Recover and Rebuild
- Focus on the Job Ahead
- Register for assistance What to do after a disaster
- Assistance following a disaster
- Prepare to return home
- Additional Resources
- Clean Up Safety
- Debris Removal Guidelines
The road to recovery may have many turns. The first step is to take stock of the situation to determine how best to proceed. Where confusion and chaos reign, a clear head will prevail. The steps below will help to lay the groundwork for this transition.
Make a list of what needs to be done and tackle it one step at a time. Focus on the top two or three items that need your attention - what is most important for me to do right now, what can wait until later. Adjust the list as conditions warrant.
Your safety and that of your family comes first. Your home and possessions are valuable, but most things can be replaced. Food clothing and shelter are essential for survival. You may need to make short-term housing arrangements until your home can be repaired.
Remember, you are not alone. Help is available from a number of sources. Talk to family, friends and neighbors who are dealing with similar problems and share information and ideas.
Check local television, radio and newspapers to see if the president has declared your community a disaster area (see also State of Emergency). You may be eligible for certain kinds of basic federal and state financial recovery aid even if you have insurance.
Contact the Federal Emergency Management Agency disaster assistance number, 1-800-462-9029 or 1-800-462-7585 (TTY number for the speech or hearing impaired) as early as possible to register for assistance. You can also register online at http://www.fema.gov/assistance/index.shtm.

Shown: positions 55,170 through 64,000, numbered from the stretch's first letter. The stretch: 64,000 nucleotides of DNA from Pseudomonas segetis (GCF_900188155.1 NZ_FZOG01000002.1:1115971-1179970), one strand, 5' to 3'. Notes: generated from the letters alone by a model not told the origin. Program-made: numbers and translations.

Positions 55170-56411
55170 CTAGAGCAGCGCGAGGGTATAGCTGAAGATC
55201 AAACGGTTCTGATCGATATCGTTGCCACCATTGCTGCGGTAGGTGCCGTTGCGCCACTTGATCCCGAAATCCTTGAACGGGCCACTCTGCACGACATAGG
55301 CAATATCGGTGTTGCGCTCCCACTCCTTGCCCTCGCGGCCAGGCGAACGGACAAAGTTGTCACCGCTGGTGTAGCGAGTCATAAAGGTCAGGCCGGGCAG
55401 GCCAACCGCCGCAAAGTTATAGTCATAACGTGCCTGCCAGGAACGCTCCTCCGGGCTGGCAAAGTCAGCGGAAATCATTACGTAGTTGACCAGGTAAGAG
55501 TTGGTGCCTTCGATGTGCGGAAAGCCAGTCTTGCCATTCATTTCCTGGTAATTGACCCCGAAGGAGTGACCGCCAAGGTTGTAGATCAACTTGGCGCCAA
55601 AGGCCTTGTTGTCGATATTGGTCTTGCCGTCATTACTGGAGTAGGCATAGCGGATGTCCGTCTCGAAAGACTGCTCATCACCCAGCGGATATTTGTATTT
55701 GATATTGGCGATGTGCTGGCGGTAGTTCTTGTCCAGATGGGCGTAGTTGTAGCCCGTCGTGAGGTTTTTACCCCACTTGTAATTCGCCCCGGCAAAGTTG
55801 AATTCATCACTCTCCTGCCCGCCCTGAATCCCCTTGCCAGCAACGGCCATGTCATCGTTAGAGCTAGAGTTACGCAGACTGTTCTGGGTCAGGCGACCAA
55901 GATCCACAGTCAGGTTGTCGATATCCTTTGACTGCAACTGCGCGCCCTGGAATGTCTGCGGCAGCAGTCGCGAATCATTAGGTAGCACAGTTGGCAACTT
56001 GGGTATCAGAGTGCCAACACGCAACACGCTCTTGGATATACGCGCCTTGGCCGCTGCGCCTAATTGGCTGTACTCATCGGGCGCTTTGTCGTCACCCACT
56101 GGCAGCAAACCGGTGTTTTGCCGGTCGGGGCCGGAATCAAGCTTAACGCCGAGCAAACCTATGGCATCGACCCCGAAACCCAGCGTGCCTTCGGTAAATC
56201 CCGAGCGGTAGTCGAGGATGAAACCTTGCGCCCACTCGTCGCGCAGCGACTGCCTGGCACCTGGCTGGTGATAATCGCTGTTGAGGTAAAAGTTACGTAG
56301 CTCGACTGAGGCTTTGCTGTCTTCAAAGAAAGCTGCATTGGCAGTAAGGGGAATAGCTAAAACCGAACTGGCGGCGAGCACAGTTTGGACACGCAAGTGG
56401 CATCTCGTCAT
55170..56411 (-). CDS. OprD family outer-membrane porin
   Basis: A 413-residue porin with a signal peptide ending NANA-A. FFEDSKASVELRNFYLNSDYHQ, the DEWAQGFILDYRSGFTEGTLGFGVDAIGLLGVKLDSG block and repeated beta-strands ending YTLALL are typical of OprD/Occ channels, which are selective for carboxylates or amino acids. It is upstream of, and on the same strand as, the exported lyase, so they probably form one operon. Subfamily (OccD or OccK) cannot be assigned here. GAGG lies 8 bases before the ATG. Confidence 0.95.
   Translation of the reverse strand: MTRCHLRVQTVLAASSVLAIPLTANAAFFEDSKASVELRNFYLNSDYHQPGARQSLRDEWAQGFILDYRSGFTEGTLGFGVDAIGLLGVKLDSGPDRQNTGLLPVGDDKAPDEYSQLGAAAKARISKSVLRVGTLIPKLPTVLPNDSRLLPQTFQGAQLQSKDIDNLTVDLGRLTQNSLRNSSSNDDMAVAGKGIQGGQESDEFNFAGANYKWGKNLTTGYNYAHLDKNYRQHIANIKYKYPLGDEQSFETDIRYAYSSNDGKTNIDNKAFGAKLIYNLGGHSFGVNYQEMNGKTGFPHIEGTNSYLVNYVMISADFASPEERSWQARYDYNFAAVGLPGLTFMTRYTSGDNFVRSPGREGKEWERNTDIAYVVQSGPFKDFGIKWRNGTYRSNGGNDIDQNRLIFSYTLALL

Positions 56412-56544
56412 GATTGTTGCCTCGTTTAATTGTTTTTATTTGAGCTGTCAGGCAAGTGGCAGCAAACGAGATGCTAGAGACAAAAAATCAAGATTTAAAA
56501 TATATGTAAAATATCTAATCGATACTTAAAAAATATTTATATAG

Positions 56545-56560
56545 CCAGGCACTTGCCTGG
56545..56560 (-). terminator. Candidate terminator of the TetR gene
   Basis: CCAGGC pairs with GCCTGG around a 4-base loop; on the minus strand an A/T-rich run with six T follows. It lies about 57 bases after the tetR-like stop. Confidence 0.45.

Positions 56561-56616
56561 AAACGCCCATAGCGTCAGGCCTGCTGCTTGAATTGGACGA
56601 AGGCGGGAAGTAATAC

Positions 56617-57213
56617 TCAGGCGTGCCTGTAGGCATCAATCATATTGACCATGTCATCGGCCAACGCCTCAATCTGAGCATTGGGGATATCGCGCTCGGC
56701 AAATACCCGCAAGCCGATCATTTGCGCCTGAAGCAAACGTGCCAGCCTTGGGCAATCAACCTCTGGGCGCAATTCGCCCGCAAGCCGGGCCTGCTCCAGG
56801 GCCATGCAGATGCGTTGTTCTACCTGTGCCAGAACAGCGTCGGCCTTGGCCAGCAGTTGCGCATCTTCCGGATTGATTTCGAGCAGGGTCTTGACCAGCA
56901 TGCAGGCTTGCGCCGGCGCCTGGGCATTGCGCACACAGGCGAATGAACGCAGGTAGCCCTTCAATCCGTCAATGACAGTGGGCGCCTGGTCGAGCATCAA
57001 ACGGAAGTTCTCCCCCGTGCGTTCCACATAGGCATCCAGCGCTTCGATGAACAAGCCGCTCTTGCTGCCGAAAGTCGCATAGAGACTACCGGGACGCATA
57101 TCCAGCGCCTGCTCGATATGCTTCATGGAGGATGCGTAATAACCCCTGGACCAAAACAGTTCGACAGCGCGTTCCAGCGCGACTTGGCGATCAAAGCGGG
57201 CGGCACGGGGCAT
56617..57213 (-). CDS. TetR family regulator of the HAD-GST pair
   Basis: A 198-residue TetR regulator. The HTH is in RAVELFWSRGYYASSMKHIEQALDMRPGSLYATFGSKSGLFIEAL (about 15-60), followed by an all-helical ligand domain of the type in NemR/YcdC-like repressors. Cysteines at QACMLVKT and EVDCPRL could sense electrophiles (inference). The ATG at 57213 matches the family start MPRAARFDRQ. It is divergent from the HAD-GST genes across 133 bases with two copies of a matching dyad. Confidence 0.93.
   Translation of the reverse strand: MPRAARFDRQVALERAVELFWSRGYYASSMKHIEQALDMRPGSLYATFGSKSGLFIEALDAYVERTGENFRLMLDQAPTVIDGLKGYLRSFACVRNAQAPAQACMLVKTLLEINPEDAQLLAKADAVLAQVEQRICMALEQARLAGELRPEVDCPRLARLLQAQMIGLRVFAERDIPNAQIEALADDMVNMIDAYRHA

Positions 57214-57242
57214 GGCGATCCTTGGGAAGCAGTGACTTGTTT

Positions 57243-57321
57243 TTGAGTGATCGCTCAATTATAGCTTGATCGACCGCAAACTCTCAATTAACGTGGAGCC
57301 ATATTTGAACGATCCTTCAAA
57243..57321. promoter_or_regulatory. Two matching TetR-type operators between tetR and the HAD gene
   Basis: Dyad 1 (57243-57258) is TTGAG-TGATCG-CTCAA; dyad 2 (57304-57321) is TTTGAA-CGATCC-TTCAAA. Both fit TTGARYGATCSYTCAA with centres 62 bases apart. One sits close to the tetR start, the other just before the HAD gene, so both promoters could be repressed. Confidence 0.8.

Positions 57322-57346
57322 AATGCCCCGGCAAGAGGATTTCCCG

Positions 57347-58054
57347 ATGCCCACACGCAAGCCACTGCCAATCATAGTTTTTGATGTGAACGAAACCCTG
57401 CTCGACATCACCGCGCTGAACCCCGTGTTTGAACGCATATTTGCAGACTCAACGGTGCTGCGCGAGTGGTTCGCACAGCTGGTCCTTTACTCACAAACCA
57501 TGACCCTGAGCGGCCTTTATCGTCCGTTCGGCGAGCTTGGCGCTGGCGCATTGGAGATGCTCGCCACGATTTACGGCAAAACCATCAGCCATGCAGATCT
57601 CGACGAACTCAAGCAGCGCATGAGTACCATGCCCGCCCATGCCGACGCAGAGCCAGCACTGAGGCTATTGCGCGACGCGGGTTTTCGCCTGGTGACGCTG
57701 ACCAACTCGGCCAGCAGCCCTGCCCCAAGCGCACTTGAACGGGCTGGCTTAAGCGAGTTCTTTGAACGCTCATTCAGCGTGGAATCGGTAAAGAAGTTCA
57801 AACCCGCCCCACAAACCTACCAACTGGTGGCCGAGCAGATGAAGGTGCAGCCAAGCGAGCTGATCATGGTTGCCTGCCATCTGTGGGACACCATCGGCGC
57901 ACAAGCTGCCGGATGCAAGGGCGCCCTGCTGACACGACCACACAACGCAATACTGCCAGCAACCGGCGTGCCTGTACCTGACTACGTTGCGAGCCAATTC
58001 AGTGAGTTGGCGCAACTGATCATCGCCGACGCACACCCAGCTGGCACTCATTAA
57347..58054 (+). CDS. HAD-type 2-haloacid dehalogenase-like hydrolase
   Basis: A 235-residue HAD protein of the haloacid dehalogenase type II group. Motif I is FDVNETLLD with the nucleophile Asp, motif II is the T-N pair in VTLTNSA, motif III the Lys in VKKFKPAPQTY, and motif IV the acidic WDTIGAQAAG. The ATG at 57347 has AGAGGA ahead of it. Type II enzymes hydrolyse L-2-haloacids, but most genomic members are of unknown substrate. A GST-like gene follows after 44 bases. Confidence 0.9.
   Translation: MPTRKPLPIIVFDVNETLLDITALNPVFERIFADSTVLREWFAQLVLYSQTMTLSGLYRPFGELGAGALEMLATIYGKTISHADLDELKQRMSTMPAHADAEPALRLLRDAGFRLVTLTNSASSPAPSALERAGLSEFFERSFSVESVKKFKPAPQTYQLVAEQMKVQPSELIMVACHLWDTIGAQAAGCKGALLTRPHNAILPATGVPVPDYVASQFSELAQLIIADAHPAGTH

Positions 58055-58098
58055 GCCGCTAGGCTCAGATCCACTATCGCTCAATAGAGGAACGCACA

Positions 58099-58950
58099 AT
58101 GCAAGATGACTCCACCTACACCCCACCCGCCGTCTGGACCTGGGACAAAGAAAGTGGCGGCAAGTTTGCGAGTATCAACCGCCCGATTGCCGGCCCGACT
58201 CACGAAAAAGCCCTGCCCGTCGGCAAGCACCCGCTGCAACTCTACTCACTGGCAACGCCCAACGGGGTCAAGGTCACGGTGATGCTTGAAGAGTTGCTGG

After your area has been declared a disaster area, one or more Disaster Recovery Centers (DRCs) may be opened to provide information on available loans and grants, legal matters and a host of other concerns related to the recovery process. Your local television, radio and newspapers will have the locations of the DRCs and the hours of operation. Before you go to a DRC or phone for assistance, you need to assemble the following documentation:
- Contact your insurance agent as quickly as possible to make a claim against your homeowner’s, flood insurance, or car insurance policy when a disaster has occurred. Federal disaster assistance grants, when available, cannot duplicate benefits received from insurance.
- If there is a federal declaration for your area, register with FEMA for assistance.
- Take action, if possible, to protect your property from further damage. Insurance companies usually require policyholders to take reasonable steps to prevent the original damage from getting worse.
- Keep receipts for goods and services you purchased to recover from the disaster.
- Document damages by taking pictures or by making a video, if you have the ability to do so.
Dial 2-1-1 or telephone your local American Red Cross chapter (www.redcross.org) if you have needs immediately following a disaster.
- Virginia 211 can connect you with voluntary and state agencies that can assist you.
- American Red Cross assistance may take the form of small emergency cash grants and free temporary lodging. The ARC also makes referrals to other nonprofit, government and faith-based agencies that provide assistance beyond what the ARC can provide.
When you get the okay to return to your home, give it some first aid to make it safe while you make necessary repairs, clean up the mess and salvage what you can. Make notes on what needs to be done and organize the tasks. You will most likely need assistance in restoring flood-damaged utilities.
As you repair and rebuild, take any steps you can to reduce or eliminate damage from future disasters. In many cases, the steps are easy and inexpensive. If a water heater is destroyed, install the new one in an elevated position so it is not vulnerable the next time. While you're at it, have the main electrical panel moved to a better location.
- Chemical & Electrical Safety
- Food Safety
- Sanitation Safety
- Water Safety
- Pet Health
- Signs of Stress
- Communicable Diseases
- USACE Projections [2.1 MB PPT]